MI5 chief’s family blast Met for refusing to discuss CSA probe & claim”inquiry didn’t exist”

MI5 chief’s family blast Met for refusing to discuss child abuse probe with them and even claiming the inquiry didn’t exist 

  • Sir Michael Hanley, who died in 2002, allegedly named by ‘Nick’ as abuser

  • MI5 chief’s family has been ‘passed from pillar to post’ by the Met

  • Family source even claims Met said Operation Midland didn’t exist

Scotland Yard refused to speak to the family of the former MI5 chief accused of child abuse and even claimed the disastrous Operation Midland inquiry didn’t exist, it was revealed today.

Sir Michael Hanley was named along with other VIPs as a paedophile by the Met’s key witness ‘Nick’, described by police as ‘credible’ and a fantasist by his own family.

Sir Michael, who died in 2001 aged 82, was named last year by former MP Harvey Proctor as being investigated by police as part of Operation Midland, which is now on the brink of collapse.

Since then his two children have demanded answers about what allegations aimed at their spy father, who was survived by his widow, Lady Lorna Hanley.

The family of former MI5 chief Sir Michael Hanley claim Sir Bernard Hogan-Howe's detectives have never spoken to them and even denied Operation Midland exists
Answers: The family of former MI5 chief Sir Michael Hanley (top) claim Sir Bernard Hogan-Howe’s(below) detectives have never spoken to them and even denied Operation Midland exists
Sir Bernard Hogan-Howe's detectives have never spoken to them and even denied Operation Midland exists

But they have been met by silence and ‘pushed from pillar to post’ and were even told there is ‘no such thing’ as Operation Midland, which has cost taxpayers £3million so far.

A source told The Times: ‘The Met has really been giving them the runaround. They have been told, ‘We don’t even know of this particular operation’.

‘It has been a fiasco, to be honest. They deserve some information about such damaging allegations. It is very distressing to be kept in the dark.’

The former director-general of MI5, who died in 2001 aged 82, was a war hero known as ‘Jumbo’ because of his size.

He first joined the Army in 1940 and was an officer in the Royal Artillery serving in Europe before he joined the security services in 1948.

In the 1960s he was once wrongly accused of being a Soviet spy. A Polish defector had claimed that there was a well-placed KGB agent inside MI5 and the description was said to fit Sir Michael.

He was cleared in a subsequent investigation and appointed Director-General in 1972, going on to hold the post under three prime ministers before he died 14 years ago.

Suddenly last year Harvey Proctor called a press conference to lift the lid on Operation Midland after he was accused of abusing boys and playing a part in two murders, which he claimed was just a ‘witchhunt’ because he is gay.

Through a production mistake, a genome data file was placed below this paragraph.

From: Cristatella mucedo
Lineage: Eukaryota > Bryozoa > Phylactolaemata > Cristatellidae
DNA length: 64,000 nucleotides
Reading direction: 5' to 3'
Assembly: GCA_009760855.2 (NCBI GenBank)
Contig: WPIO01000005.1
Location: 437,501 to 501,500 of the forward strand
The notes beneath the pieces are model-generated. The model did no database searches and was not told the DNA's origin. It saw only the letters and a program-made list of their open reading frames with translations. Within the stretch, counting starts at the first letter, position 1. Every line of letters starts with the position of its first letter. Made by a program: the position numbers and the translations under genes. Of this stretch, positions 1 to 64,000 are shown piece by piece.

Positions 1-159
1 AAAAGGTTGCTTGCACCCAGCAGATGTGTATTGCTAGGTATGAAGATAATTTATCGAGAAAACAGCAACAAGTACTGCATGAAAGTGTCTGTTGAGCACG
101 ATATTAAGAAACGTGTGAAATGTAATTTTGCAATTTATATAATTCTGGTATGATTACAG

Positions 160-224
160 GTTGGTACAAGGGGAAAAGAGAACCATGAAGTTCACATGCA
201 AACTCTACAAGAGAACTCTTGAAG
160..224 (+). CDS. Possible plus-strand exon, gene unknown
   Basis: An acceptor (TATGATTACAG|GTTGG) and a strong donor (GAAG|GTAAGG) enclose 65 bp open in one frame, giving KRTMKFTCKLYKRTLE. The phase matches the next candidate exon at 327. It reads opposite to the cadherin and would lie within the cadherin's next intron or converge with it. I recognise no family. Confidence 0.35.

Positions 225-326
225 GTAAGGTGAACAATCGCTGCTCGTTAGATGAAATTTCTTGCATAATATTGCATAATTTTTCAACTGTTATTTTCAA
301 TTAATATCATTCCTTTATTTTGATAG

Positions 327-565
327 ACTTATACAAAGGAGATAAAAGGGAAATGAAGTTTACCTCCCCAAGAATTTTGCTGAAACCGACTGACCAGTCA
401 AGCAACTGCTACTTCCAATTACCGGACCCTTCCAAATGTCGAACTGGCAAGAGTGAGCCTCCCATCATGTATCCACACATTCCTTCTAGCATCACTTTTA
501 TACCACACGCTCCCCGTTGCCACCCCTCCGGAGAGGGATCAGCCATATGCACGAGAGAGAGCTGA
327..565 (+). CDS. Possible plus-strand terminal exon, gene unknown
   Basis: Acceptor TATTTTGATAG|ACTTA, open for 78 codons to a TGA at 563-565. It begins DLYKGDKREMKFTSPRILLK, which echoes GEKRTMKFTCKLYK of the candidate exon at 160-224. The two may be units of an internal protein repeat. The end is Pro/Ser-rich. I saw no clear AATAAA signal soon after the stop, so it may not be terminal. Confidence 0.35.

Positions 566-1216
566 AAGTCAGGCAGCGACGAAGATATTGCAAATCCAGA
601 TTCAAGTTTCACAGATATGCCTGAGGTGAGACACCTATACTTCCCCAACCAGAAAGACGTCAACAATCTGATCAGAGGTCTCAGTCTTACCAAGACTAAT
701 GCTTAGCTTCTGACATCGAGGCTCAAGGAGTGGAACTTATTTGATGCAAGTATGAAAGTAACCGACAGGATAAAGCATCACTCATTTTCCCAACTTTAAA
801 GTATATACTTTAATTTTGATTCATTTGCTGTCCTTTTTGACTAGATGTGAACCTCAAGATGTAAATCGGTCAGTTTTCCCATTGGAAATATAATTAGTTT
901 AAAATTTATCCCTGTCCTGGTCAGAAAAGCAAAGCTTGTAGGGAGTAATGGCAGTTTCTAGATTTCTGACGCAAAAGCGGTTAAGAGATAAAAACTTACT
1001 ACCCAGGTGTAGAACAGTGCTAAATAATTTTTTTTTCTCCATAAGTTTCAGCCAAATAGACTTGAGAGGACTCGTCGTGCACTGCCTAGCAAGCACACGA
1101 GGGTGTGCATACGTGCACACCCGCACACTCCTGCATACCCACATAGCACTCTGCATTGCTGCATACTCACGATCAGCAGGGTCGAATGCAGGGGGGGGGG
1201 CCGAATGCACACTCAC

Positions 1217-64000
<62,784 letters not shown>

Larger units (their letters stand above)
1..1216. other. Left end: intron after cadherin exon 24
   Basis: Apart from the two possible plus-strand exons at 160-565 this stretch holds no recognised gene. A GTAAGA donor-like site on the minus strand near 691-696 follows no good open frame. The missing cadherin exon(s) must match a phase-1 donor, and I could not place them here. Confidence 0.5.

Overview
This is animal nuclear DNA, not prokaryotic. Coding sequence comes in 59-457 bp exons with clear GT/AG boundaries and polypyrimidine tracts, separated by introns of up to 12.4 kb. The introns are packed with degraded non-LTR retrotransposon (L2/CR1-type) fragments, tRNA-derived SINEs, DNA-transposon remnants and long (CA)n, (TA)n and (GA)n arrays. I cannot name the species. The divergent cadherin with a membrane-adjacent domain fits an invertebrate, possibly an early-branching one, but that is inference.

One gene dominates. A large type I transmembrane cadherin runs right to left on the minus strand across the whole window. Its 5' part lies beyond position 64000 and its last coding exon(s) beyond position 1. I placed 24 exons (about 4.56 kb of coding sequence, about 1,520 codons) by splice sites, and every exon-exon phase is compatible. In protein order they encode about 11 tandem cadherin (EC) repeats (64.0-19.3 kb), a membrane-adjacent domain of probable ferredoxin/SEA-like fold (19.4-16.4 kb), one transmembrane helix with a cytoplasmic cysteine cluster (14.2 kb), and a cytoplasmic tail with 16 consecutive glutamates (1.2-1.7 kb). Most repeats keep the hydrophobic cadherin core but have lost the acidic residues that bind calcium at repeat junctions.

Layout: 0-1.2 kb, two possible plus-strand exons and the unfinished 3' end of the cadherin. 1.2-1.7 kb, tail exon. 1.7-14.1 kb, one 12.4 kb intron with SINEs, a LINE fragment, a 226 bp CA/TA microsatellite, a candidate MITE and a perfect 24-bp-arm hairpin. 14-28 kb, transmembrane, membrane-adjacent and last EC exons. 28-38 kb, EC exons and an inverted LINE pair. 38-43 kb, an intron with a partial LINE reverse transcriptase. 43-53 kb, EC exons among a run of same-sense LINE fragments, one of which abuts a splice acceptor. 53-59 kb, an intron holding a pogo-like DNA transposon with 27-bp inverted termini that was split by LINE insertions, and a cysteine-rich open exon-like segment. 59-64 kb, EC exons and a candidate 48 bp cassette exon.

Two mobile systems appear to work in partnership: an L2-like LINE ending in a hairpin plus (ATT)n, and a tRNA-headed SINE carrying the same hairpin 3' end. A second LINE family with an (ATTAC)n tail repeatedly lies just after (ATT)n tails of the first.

He then sensationally reeled off Establishment figures accused of being in a VIP paedophile gang, which included former Prime Minister Ted Heath and former Home Secretary Leon Brittan – as well as Sir Michael.

His adoptive children, Sarah Pittman and Peter Hanley, said they were completely unaware of the allegations against their father until Mr Proctor named him. In a statement they said: ‘Our father was a decent, loving, principled family man.

‘These are unfounded allegations from an anonymous source and as such have no effect on our father’s good name.’

Tory MP Harvey Proctor, who has claimed detectives had asked him about the men during interviews about alleged abuse – and even murder – named other men 'Nick' said was at Westminster sex parties in the 1980s

Tory MP Harvey Proctor, who has claimed detectives had asked him about the men during interviews about alleged abuse – and even murder – named other men ‘Nick’ said was at Westminster sex parties in the 1980s

Despite this Sir Michael’s widow and children are yet to be spoken to by detectives, and raises questions about the adequacy of the Met’s investigation.

Britain’s top policeman has repeatedly refused to apologise as he was accused of kicking the row over his discredited investigation of war hero Lord Bramall ‘into the long grass’.

Sir Bernard Hogan-Howe faced a furious backlash as he unveiled an independent review of his beleaguered historic child sex abuse inquiries, Operation Midland.

Leon Brittan’s widow Diana will today meet the head of Scotland Yard to ask why her husband was ‘hounded in life and death’ by his force.

She will demand to know why detectives, under pressure from Labour deputy leader Tom Watson, prolonged an investigation into a baseless rape claim made against her dying husband by a mentally ill Labour activist.

Due to the Met’s mishandling of the case, Lord Brittan died with the false sex allegation still hanging over his head.

It was not until nine months after his death that the Met grudgingly told his wife he was innocent.

 

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